In this section:
Now the official residence of the Governor General of The Bahamas, Government House is a popular and picturesque historic attraction, and recognized as one of the foremost examples of Georgian Colonial architecture in the Islands.
Located on ten-acre estate on Mount Fitzwilliam, Government House dates back to 1737 when it was originally built as a home for Governor Richard Fitzwilliam. A new building was constructed in 1806, measuring over 100 feet in length with upper balcony that spanned from end to end, with a statue of Christopher Columbus added to the front of the house in 1830. For approximately the next 100 years, Government House was home to the Governors of The Bahamas until 1929 when the entire house was destroyed.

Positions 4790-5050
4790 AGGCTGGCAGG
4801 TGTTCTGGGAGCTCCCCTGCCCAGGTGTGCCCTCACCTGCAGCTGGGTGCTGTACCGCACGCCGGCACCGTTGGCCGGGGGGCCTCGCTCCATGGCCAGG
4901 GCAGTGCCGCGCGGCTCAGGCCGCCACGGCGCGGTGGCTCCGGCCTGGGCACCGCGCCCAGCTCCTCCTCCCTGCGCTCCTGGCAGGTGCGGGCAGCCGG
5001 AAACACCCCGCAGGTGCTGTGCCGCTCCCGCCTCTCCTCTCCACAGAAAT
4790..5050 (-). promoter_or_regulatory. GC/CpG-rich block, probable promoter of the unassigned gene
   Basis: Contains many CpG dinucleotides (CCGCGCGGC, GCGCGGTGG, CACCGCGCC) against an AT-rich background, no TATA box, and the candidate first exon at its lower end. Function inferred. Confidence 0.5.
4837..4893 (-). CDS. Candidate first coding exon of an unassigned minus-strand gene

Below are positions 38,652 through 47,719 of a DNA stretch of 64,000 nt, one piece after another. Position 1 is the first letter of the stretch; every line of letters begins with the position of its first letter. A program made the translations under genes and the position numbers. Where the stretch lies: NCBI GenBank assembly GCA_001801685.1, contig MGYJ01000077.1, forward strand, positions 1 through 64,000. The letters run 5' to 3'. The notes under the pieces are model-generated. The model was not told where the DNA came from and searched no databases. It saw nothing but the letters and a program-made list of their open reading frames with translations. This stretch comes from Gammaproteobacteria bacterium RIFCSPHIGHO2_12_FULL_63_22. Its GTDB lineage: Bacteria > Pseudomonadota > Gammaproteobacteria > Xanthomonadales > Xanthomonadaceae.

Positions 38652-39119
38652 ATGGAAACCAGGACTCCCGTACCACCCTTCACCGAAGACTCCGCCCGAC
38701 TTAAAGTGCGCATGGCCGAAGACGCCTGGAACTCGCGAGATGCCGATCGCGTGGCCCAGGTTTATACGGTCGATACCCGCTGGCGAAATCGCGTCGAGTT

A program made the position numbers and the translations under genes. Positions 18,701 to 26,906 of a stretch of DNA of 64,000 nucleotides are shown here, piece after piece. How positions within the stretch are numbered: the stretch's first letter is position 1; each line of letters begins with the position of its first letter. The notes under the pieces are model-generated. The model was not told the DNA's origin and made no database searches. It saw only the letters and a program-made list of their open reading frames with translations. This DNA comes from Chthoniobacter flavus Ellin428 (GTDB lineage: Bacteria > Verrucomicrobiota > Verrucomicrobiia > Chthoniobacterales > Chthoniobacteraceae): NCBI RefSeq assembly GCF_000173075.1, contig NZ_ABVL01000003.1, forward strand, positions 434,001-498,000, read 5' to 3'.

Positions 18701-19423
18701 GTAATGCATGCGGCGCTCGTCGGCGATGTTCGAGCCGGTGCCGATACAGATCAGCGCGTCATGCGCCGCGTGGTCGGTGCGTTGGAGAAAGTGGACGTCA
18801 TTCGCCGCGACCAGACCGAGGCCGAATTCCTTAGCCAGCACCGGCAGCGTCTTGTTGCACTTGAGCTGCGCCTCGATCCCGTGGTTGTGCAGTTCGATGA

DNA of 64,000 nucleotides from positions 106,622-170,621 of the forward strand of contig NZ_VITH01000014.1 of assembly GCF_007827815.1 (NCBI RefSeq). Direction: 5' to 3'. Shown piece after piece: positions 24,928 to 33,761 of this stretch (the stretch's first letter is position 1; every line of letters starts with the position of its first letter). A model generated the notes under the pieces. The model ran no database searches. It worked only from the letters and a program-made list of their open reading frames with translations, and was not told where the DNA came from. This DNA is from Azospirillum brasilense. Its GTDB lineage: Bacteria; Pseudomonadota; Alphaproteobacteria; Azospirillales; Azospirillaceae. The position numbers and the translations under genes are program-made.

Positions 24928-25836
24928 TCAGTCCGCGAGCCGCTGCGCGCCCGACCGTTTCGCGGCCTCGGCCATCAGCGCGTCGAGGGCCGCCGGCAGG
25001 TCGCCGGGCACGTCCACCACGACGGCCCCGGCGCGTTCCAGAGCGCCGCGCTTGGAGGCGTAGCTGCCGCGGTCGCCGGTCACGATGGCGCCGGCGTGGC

The destruction of the original Government House led to a new mansion being built and completed in 1932. It features graceful columns and a large circular drive reminiscent of the American Deep South—although the brilliantly colored pink building and white louvered shutters are very distinctly Bahamian—while the interior remains the same as when it was redecorated by the Duchess of Windsor, following the Duke of Windsor’s arrival in Nassau as Governor (1940-1945). Today, Government House is the official residence of the Governor General of The Bahamas and is renowned for its beautiful views of Nassau Harbour.